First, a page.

Come Together

Come Together
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The history of technology is fascinating. It’s not just finding out more about, say, Alexander Graham Bell and the fact that he probably shouldn’t be remembered as the man who invented the telephone (arguably it was Elisha Grey – see Wikipedia to learn more), but in truth, probably no one person did.

Technologies are created by the coming together of a host of innovations, and the point at which they take off and become widely adopted is generally about when the last bit of the technological jig-saw is created and put in place. For instance, in the case of the telephone it wasn’t just what we now refer to as the “phone” (the combination of microphone and mini loudspeaker that form the “handset”) that was needed. It was also the network of wires to carry the signals (luckily for Bell and the Bell Telephone Co there were already tens of thousands of miles of wire already in place, put there by the existing telegraph companies). Then there was the telephone exchange, needed so that you could talk to many other people rather than to just the one person “hard-wired” to the other end of your own phone. Initially the exchange was little more than a simple board each wire ending in a socket but then human operators connected pairs of wires together by hand using wire connectors. (Later, a Kansas City undertaker by the name of Strowger invented the electro-mechanical exchange that replaced human operators, allegedly because the operator at his local exchange was the wife of a rival undertaker. Whenever a subscriber called asking to be put through to Strowger, she instead put them through to her husband.) And perhaps the key bit of the telephone system was the telephone bell (how else would you know that someone wanted to talk to you?), which ironically wasn’t invented by Bell, but rather by his assistant, Thomas A Watson.

Perhaps the most overlooked bit of the system was the telephone directory. When few people in a town or city had a telephone it was useful for every subscriber to have a book listing the other people who were subscribers, and how they could be contacted. Directories are disappearing because every business now has a phone, and we can find out their number either via an online directory, or more frequently, by getting their details from their own website. And we can assume that almost every individual also has a phone, but of course, we don’t want or need to list our own personal numbers because we can give the number to those friends and family who we want to call us, without making it available to strangers who we don’t want to hear from. And so the telephone directory is disappearing.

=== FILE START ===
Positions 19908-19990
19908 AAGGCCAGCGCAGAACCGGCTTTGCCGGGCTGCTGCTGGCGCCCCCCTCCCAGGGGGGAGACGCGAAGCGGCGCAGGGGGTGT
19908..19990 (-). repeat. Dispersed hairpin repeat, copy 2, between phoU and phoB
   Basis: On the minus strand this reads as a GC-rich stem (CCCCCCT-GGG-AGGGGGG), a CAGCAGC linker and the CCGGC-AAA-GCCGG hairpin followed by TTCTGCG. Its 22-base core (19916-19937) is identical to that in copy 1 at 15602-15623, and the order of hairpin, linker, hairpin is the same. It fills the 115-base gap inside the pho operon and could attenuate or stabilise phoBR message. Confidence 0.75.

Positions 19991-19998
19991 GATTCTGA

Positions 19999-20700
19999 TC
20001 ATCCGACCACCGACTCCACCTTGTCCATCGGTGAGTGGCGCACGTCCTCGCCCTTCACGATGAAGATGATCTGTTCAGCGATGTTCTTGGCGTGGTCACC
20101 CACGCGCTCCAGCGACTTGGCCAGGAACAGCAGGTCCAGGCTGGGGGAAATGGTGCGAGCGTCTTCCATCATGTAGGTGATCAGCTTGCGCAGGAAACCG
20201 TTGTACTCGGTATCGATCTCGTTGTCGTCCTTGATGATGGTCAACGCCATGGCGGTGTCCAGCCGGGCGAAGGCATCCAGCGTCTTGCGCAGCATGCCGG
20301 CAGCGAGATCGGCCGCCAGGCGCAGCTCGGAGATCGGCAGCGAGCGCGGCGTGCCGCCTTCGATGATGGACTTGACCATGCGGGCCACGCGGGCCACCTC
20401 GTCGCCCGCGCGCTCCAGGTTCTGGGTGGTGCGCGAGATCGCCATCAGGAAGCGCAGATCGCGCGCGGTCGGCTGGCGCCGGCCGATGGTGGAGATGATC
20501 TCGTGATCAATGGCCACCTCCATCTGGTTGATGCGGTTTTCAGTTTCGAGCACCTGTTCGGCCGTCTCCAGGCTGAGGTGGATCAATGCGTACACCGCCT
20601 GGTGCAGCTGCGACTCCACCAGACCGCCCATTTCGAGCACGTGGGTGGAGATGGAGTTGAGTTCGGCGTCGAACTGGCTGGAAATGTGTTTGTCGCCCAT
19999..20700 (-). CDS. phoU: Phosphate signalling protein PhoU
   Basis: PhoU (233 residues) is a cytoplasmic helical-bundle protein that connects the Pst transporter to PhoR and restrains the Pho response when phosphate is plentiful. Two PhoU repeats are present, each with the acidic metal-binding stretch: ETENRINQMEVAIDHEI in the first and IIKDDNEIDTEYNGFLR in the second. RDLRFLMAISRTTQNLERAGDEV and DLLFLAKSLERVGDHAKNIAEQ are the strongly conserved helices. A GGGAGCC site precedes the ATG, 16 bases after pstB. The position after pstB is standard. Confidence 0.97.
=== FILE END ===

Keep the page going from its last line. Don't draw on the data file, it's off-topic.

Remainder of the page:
The same process of multiple bits and pieces coming together to create something quite new, and quite powerful seems to be happening in the realm of trading data. Let me explain…

It’s a truism that the rise of the Internet has decimated and then transformed the traditional news and entertainment media. The publishers of newspapers and magazines have seen declining sales, with great institutions like Newsweek and Lloyds List abandoning printed versions, and other titles simply disappearing altogether. But the appetite for news of all kinds has not gone away, with more and more people getting their news online from both conventional and less conventional sources. Similarly the film, television and music industries have suffered declining sales of CDs and DVDs, while downloads (both legal and pirated) and streaming have boomed. And the publishers of printed books, and traditional booksellers have seen sales hit by the switch to eBooks.